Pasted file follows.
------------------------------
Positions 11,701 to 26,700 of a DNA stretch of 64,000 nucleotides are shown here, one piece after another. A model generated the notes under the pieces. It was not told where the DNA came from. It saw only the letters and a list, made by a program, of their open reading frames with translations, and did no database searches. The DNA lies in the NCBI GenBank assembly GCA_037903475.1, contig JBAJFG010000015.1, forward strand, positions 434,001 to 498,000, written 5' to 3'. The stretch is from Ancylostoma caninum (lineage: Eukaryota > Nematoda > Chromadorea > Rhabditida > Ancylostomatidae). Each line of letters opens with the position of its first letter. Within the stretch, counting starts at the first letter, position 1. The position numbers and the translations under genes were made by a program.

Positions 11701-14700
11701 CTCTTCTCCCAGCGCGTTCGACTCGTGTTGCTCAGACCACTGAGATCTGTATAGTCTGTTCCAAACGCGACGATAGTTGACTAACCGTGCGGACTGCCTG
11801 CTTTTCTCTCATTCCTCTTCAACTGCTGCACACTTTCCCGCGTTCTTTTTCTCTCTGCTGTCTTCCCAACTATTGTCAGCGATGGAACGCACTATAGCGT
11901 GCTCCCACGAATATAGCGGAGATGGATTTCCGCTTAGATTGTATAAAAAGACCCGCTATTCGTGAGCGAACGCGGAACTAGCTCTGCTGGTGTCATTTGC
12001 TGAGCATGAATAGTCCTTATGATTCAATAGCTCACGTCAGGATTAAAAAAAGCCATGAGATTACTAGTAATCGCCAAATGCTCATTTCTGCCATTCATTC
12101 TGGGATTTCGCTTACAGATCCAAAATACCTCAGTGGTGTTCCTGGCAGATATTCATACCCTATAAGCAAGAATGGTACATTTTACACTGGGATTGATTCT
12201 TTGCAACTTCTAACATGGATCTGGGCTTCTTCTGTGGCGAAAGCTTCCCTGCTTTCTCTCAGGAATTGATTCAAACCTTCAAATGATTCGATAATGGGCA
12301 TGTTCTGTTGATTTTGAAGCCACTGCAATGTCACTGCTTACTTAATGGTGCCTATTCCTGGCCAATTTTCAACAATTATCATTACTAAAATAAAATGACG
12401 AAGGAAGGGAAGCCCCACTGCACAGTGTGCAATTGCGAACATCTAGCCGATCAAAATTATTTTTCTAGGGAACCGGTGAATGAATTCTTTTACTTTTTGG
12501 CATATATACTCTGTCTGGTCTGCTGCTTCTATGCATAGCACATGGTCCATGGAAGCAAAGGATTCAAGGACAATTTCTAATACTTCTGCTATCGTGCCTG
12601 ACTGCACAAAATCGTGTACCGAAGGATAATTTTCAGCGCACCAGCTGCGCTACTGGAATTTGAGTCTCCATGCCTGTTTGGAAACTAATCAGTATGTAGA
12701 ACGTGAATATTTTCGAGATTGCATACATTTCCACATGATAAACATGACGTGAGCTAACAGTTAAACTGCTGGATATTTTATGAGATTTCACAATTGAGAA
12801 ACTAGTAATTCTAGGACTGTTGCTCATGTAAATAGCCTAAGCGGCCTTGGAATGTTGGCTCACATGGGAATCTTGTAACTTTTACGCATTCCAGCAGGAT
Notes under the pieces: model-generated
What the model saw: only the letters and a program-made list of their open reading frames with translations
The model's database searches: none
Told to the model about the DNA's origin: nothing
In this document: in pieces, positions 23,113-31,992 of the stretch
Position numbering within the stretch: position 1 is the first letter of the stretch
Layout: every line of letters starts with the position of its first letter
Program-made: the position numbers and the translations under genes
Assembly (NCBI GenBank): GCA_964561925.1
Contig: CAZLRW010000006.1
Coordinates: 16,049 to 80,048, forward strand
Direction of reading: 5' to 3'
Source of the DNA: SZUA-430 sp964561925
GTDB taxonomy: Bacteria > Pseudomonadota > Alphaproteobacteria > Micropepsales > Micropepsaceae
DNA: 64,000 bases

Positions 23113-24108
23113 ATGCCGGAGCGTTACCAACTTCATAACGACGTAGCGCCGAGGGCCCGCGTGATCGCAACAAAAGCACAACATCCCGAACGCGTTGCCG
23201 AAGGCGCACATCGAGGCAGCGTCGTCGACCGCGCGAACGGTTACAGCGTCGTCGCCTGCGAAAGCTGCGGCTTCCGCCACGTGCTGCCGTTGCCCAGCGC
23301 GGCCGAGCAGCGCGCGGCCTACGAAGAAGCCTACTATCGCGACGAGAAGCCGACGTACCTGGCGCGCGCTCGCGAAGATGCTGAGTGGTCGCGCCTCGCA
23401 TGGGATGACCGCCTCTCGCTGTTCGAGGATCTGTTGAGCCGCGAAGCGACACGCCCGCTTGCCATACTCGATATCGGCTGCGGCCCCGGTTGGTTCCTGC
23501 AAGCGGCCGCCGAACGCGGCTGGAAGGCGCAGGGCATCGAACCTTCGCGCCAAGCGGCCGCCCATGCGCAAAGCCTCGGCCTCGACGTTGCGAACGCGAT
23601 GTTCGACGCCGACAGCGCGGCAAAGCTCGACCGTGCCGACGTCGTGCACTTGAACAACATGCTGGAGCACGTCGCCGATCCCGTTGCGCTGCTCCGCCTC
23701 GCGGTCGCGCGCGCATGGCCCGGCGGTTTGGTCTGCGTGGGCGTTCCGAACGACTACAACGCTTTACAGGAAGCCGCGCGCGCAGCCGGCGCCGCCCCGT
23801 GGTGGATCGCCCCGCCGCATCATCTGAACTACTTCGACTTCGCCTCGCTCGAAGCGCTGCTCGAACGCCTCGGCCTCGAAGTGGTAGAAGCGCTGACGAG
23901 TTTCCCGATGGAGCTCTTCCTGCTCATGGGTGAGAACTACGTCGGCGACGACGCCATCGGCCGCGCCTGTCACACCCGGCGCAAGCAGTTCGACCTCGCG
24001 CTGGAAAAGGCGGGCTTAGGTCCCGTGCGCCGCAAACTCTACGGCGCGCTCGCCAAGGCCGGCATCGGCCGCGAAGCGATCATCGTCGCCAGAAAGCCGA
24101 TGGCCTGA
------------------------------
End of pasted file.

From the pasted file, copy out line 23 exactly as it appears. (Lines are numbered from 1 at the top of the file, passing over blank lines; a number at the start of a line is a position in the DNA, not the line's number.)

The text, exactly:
Assembly (NCBI GenBank): GCA_964561925.1